“You can’t be an expert without investing years in one directional effort.” –Hope Clark
I read this quote by one of my greatest mentors, Hope Clark (www.fundsforwriters.com), and for a minute I felt paralyzed. As a writer, I am not really moving in one solid direction right now. Must mean I’m not an expert. At anything.
But wait. I am a writer. Can’t that mean I am at least an expert at writing?
When it comes to the big umbrella of a profession, I appear to have it down. I am a writer. I write creative nonfiction and journalism. I write essays and newspaper articles. I write for magazines. I am trying to break in to a few literary journals.
But under that umbrella, things start to get messy. I write essays and articles, sure. But I also dabble in poetry. And photography. I am working on two books. I maintain two blogs, on two completely different subjects (writing and mothering).
I have a deep interest in life stories: telling my own and encouraging others to get theirs out into the world. I have a soft spot for pregnant women and new mothers and am constantly thinking about ways to channel my gifts into some sort of service that could help that population. On my work days – my designated writing days when Adorable Toddler Boy is at daycare – I dive under that “writer” umbrella and muck around, submitting pieces to magazines, coming up with new blog topics, learning more about becoming a personal historian. And all the while I fight the urge to ask myself, “Am I accomplishing anything?”
Here’s what I’m learning, though:
- Sometimes, it’s okay to not have an immediate answer. Sometimes, the best gift in disguise is that an answer is not readily available when we want it. From the Christian perspective, it’s God challenging us and shaping our character to make us stronger and help us realize our own gifts. Call it what you want – trial, struggle, God working – but I know through this own hard look at myself and my vocation, I am learning, and I am making progress. Ever so slowly, a picture is starting to emerge of my future as a writer.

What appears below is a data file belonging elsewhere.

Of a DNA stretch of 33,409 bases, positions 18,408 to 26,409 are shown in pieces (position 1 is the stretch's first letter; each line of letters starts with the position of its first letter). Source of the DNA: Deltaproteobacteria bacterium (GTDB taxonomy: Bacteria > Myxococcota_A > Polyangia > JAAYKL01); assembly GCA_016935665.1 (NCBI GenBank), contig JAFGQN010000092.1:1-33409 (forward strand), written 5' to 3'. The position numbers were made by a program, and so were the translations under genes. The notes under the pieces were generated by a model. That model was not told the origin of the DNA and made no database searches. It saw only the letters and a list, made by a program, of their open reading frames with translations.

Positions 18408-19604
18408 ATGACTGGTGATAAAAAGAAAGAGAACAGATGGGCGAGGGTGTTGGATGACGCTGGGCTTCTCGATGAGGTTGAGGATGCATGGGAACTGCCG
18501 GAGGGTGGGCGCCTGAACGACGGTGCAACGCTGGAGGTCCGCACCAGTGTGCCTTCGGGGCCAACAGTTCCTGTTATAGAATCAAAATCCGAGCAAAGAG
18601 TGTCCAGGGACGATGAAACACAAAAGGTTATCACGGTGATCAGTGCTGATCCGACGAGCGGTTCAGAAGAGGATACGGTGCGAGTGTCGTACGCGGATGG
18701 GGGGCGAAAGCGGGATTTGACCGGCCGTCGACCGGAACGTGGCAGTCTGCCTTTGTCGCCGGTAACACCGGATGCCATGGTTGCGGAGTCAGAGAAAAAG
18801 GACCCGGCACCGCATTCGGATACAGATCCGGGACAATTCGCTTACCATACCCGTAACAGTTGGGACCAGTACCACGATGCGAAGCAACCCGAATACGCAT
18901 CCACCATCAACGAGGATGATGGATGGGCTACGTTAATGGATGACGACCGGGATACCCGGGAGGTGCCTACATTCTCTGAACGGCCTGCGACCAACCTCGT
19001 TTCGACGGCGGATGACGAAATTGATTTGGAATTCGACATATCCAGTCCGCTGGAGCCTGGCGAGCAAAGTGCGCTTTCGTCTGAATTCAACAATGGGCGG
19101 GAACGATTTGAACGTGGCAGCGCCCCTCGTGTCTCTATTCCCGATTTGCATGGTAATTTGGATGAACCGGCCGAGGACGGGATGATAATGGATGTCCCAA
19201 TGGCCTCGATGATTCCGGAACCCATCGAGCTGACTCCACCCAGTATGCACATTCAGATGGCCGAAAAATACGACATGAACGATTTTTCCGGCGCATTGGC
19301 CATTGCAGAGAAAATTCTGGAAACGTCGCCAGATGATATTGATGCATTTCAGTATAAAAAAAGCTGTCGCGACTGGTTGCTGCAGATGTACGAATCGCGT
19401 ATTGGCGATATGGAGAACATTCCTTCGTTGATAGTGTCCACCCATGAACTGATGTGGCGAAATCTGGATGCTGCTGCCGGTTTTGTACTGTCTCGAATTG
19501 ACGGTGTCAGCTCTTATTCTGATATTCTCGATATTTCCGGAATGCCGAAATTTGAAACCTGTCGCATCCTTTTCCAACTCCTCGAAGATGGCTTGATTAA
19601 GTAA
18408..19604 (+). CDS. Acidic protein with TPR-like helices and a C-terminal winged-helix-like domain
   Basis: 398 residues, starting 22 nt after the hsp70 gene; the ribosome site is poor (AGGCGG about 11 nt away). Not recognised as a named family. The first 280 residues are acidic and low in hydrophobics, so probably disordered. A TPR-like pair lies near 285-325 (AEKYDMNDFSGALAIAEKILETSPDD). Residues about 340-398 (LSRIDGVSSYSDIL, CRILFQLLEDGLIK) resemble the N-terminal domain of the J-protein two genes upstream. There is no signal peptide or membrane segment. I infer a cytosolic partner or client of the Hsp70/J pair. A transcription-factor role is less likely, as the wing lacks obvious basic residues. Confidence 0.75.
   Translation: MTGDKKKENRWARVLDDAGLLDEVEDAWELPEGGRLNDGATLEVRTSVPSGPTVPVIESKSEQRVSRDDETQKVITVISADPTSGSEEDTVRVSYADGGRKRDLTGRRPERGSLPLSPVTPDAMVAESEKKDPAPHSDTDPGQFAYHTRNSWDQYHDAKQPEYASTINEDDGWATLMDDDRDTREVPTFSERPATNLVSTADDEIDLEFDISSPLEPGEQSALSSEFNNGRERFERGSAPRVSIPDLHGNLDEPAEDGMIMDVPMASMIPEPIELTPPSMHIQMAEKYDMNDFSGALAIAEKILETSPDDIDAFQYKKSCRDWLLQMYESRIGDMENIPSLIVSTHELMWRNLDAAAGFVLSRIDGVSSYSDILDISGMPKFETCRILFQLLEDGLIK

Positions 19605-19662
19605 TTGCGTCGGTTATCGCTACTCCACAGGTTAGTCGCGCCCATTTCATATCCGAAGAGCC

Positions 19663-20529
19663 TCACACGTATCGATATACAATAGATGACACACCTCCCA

- Processing like this takes time. Look at the woman I referenced in The Jack-of-all-Trades Conundrum, part I. Hers was a four-year journey, with a lot of other life responsibilities thrown into the mix: holding down a full time job, being a mother, working on a graduate degree. Her emerging into her true writer’s vocation did not come without talking to a lot of others around her. Which brings me to the next point.
- Discovering your niche requires a community. That is, a community of people, both challengers and supporters, around you. It’s important to talk about your interests, however scary or seemingly out of the blue they are, and receive feedback. Surround yourself with good listeners who care about your future. Some eyes might get wide when you mention that, on top of wanting to be a food blogger with a solid following, you want to pursue a wilderness safety certification and learn how to ride horseback. But who knows? You might find someone who sees a no-nonsense way of combining those interests into something spectacular, a brand for yourself that you never would have found had you not made your passions known.
What interests are you pursuing right now? What interests have been poking at you that might be ignoring?